Lastly, I work with great people. This honestly might be the most important thing, and varies greatly with different groups and companies. It's insanely underrated. Just my two cents.

Jan 5, 2019

Agree to anonguytoibd. I am from Asia and I worked mostly with US/Europe financial companies though so stories I heard and my experiences may be different.

I work at a BB and I have worked with several people coming from CD background. They are in general more knowledgeable about the vertical (sub-sector of an industry group) and have much stronger technicals.

For deals we have done with our client, the senior management is generally unsophisticated but the CD team and working team will deep dive into many assumptions or segmentaal breakdown etc. They have their own model with lots of breakdown (product revenue, liquidity, asset quality assumptions, based on industry info provided by their business functions). While the sell-side can only do some estimates based on industry benchmarking, industry statistics or research etc.

They often compare our models with their models and suggest us to refine until the output is aligning with their in-house view (or IRR target). Agree that senior management is unsophisticated but that only comes in very late stage after the projections / valuations are OK with CD and working level from business functions. The committee paper to board / senior management will contain simple IRR analysis and output tabs.

Late stage deals go to bankers / TAS, but early stage is mostly done by CD teams. They can spend months doing analysis (especially for unsolicited deals and try to estimate target's financials based on their intel). These guys can spent months building a model if they seriously want something.

Bankers don't spend that much time for pitches and may only go this far for BO (but after all we still rely on projections provided by the businesses. It is the corporate guys who run the business know how business will be in 3 years time).

You can take charge of the whole process for small deals working in CD. And for large deals you still run it together with bankers. In general I think the client places more emphasis on the business itself (individual products / markets) than bankers. Also, I think CD get more exposure to industry intel so they have better angle when sourcing deals. At a large corporate, you have loads of bankers pitching you and you get many intel from business teams.

Not sure how useful is M&A career development experience though. Unless you are working in a very acquisitive company, I think general experience is more valued. Not that many CFOs are from IB. Bankers tend to get stuck at Head of CD/M&A positions unless they move to business functions before being too senior and get the operational experience.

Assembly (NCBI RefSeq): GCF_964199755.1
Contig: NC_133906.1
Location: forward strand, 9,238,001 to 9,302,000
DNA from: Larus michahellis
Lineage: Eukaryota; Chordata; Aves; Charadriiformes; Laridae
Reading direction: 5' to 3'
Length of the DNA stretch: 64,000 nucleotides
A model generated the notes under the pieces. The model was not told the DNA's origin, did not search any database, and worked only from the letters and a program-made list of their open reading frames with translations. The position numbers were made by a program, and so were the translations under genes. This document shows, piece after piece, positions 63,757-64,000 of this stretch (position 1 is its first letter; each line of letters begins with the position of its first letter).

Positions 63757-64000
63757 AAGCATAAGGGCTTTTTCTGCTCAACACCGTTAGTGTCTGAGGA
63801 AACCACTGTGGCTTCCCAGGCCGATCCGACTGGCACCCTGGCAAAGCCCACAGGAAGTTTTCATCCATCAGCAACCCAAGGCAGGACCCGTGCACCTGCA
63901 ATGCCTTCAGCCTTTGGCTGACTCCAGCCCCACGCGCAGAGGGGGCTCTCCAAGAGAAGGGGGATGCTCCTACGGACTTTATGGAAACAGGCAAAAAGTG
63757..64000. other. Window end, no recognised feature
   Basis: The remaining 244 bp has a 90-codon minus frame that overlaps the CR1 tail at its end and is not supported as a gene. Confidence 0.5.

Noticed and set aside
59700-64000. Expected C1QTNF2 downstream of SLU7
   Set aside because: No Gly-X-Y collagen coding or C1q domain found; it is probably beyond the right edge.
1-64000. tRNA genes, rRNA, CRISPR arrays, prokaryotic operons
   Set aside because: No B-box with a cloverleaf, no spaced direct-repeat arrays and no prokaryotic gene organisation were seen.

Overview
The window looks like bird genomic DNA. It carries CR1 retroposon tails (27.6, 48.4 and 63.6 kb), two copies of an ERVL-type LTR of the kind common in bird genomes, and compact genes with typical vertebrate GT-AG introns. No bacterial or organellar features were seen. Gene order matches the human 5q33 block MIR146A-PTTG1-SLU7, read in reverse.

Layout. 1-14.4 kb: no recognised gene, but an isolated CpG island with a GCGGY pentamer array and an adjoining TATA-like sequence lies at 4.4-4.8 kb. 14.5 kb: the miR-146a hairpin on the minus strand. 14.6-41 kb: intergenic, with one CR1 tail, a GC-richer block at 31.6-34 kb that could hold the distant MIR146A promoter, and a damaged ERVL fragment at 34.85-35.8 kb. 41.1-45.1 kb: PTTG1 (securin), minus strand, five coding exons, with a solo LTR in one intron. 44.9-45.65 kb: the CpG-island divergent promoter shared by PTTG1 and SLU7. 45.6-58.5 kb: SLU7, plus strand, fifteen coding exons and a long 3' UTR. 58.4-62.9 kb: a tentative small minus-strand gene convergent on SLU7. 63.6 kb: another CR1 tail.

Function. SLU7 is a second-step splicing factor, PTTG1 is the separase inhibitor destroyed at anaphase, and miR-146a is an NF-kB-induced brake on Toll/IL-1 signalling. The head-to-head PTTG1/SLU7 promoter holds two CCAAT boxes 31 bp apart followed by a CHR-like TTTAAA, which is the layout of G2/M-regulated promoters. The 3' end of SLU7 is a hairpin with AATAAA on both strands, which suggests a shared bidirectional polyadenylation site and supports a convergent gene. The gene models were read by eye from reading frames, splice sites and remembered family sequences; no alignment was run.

Note that my experience may be different though due to geographical reasons and also financial institutions do have more sophisticated people compared to other sectors.

Edit: Corp strat is much different though. They are more like ppt synthesizing and doing in-house research for the management.

Jan 4, 2019

While I have a more positive view on CD, I don't disagree with you too much. However, project managing things at a young age is actually beneficial. Now it's not great if you never learn the building blocks to begin with, but mid to upper management roles are all managing different projects and work streams. Depending on the group, someone in their mid to late 20s could be managing a lot of different functional areas in deal processes and some pretty senior people during the deal timeframe. Also depending on the group, you could be in your 20s and have more meetings with C level execs than people who have been with the company for decades and are fairly senior.

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Jan 4, 2019

This ^^

I sit in on meetings with the executive team every single month, as a college grad that's at least 15 years younger than the next person. A lot of people in strategy/marketing/e-commerce even try and pitch ideas for me to bring up in these meetings because they hope it will penetrate the discussion during these meetings to advance their agenda.

I also do work with various levels of the company (as stated above) which is exposing me to areas I never thought I would be. It's giving me a different outlook of these groups for the future when I want to make a move.

Jan 4, 2019

I agree with all of this. None of this contradicts what I said. I'm not talking about mid-to-senior level professionals. I'm talking about fresh college grads.

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Dec 30, 2018

Hey mightneedit, I'm in a similar situation as you once were (current undergrad, target school, no IB offer, have a CD offer). I'm currently thinking about the CD option and had similar concerns as the ones you mentioned. May I PM you to ask about some of your thoughts and experiences? Thank you

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Jan 1, 2019

Curious if you'll share your comp numbers.

I heard CPG doesn't pay too well for CD, so would be a bit shocked at +$100k comp for a fresh undergrad.

Jan 4, 2019

You are luckier than you realize - I had bulge bracket investment banking jobs and didn't get much training - it was sink or swim - seems like you have a good gig if you have nice bosses that want to train you. In the long-run, it is about what you learn and what you know... You will be surprised that some of your peers at large investment banks may just be doing grunt work.

Jan 5, 2019
Jan 7, 2019